TV or web? Digital age shifting prime-time habits

Bell, Rogers, Videotron and Groupe TVA Inc. allege these companies' TV boxes come with pre-loaded software that allows consumers to view copyrighted programming from illegal streaming sites, according to the court order. Martin Sandberg / Flickr Open

TORONTO – The average Canadian adult watches a whopping 30 hours of television a week, according to BBM Canada.

Nathaniel Willsie figures he’s way under that and swears he’s not among those who watch an average of four hours and 20 minutes of TV a day.

But when it comes to how much time he spends online, he laughs sheepishly as he tries to do the math.

“It’s a lot,” says the ruminating 24-year-old from Edmonton, umming and ahhing for a few seconds before coming to a number that he sounds surprised to utter aloud.

“I’m on social media pretty much all day long from eight in the morning until midnight, I would say.

“I don’t know, maybe 10 hours a day?”

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It’s his growing interest in social media that’s led to his declining interest in TV. And when he is watching, the TV screen only has a fraction of his attention, with his eyes frequently scanning over to his iPhone or laptop, which are always within reach.

Willsie’s not alone. A recent report by the Media Technology Monitor found that 58 per cent of Canadians said they have multitasked with an Internet-connected device while watching TV, and 26 per cent said they were always or almost always using the Internet while watching TV.

Meanwhile, figures for web usage are edging closer to time spent watching TV, especially among younger demographics.

“I find television is not as interesting nowadays,” Willsie says.

“There’s so much more happening on the web with people talking about things that are going on, social media is always being updated every second, 24/7.”

When you ask Canadians how they spend their free time at home, many say they now use the Internet more than watching TV — although researchers suspect most understate how much TV they watch and overestimate their online time.

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According to statistics from 2012 compiled by the Television Bureau of Canada, the average 18- to 24-year-old said they watched 14 hours of TV weekly and spent 31 hours online.

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But according to BBM, which uses electronic meters to track the actual viewing habits of sample audiences, that demographic watched TV for an average of 22.5 hours a week. And Internet measurement firm comScore, which also uses digital tracking to estimate Internet usage, said those young people were online for an average of 17 hours over a seven-day period.

Among 18- to 49-year-olds, the survey results suggested they were watching TV for 19.3 hours and were online for 23.3 hours. BBM had 23.2 hours for their TV viewing and comScore tracked them to 17 hours.

Time spent web/TV

The trend of TV viewers being distracted by digital devices is taken seriously at the CBC, which has put a lot of effort into giving connected audiences ways to interact with the content they watch.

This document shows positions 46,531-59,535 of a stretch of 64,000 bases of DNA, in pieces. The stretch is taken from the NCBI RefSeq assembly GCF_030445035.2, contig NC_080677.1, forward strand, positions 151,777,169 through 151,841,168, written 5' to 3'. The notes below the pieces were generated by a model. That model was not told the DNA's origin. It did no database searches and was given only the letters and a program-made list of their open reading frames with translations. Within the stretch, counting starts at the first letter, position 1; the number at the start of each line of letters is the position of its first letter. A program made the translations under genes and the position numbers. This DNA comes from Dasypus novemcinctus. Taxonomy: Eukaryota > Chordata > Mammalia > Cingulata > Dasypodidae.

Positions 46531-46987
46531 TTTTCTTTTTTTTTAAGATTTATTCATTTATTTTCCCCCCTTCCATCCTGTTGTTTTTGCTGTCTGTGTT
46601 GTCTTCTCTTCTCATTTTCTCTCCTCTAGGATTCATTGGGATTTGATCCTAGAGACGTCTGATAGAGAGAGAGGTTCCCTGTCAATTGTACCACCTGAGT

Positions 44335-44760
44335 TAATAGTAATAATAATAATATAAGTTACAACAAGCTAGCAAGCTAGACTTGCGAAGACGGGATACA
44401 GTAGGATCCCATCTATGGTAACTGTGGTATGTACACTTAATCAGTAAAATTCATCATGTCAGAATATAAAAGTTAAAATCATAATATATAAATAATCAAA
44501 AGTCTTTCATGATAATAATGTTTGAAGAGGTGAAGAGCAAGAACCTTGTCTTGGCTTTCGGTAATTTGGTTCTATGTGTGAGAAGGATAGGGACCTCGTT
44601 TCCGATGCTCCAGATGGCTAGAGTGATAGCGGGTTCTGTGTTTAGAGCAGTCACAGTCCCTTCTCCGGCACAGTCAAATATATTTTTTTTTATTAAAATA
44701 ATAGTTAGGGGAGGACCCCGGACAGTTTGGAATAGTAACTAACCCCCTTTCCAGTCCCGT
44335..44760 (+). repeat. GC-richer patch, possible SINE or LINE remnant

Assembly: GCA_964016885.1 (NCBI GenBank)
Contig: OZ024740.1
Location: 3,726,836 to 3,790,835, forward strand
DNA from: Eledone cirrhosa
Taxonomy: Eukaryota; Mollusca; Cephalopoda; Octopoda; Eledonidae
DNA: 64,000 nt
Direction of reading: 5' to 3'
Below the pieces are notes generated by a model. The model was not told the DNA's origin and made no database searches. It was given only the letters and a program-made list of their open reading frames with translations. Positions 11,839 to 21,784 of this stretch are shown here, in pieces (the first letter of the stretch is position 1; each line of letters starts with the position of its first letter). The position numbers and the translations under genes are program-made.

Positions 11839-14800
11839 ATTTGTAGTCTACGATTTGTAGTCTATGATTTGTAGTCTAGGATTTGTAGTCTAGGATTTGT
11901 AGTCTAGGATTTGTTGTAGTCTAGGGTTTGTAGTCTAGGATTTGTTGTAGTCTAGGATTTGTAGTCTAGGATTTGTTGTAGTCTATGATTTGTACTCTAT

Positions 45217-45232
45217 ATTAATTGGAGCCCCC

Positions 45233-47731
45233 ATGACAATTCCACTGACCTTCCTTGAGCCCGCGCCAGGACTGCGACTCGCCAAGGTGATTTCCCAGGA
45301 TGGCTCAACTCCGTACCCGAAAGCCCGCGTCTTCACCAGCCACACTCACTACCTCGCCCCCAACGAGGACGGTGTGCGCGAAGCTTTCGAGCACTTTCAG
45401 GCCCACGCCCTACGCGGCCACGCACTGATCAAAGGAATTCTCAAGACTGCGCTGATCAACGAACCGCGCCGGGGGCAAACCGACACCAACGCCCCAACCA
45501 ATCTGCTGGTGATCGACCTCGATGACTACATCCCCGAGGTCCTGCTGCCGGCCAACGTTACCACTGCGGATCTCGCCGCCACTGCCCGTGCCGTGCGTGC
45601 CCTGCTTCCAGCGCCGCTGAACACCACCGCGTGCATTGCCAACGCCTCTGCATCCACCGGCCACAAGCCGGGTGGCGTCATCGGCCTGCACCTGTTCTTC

“The predominant behaviour is they’re doing things that are not connected to the TV show, that’s what our audience data has told us,” said CBC’s director of digital content Tessa Sproule. “So what we’re trying to do is figure out ways to create an experience that is irresistible and makes the audience want to engage with us on both of those screens.”

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Last week, the network had a special second-screen element tied to the season finale of the drama “Arctic Air,” which encouraged viewers to access extra content through the web, or a smartphone or tablet app.

In what CBC called a North American first, the show had special content running on the web and within the apps during commercials in a bid to keep viewers from getting distracted.

“It’s kind of fascinating, it is all about trying to figure out: what do (audiences) actually want?” Sproule said.

“Nobody I think has figured that out exactly yet and I think the audience hasn’t figured that out, because their patterns are changing all the time. It seems we just have to dance with them and let them lead.”

When it comes to using social media to comment on shows as they’re watching, not many Canadians are doing it, according to MTM. Only eight per cent of anglophone Canadians surveyed this past fall said they used Facebook or Twitter to talk about a show as they watched it, although that number was up from five per cent a year earlier. Twice as many users said they used Facebook compared to Twitter.

But Laurent Maisonnave, CEO and founder of the web company Seevibes, which tracks social interactions with TV content, said that chatter is growing dramatically.

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“What we’ve seen is it’s booming, in the past two years I think it’s an increase of 500 per cent in the number of interactions around TV shows,” said Maisonnave, adding that it’s not just the top-rated shows creating social media buzz.

According to a Seevibes analysis of social media commentary around shows in March, an episode of “Pretty Little Liars” airing on MuchMusic sparked the most online conversation, with more than 540,000 Facebook and Twitter posts. “American Idol,” “Saturday Night Live” and “Glee” also made the top 10 list, as did the reality show “Duck Dynasty.”

Maisonnave said it’s no longer surprising to see more obscure titles developing major social media followings.

“What we see is some TV shows that have a smaller audience have a really high level of engagement because it’s perhaps a niche subject but people love the content and engage more.”

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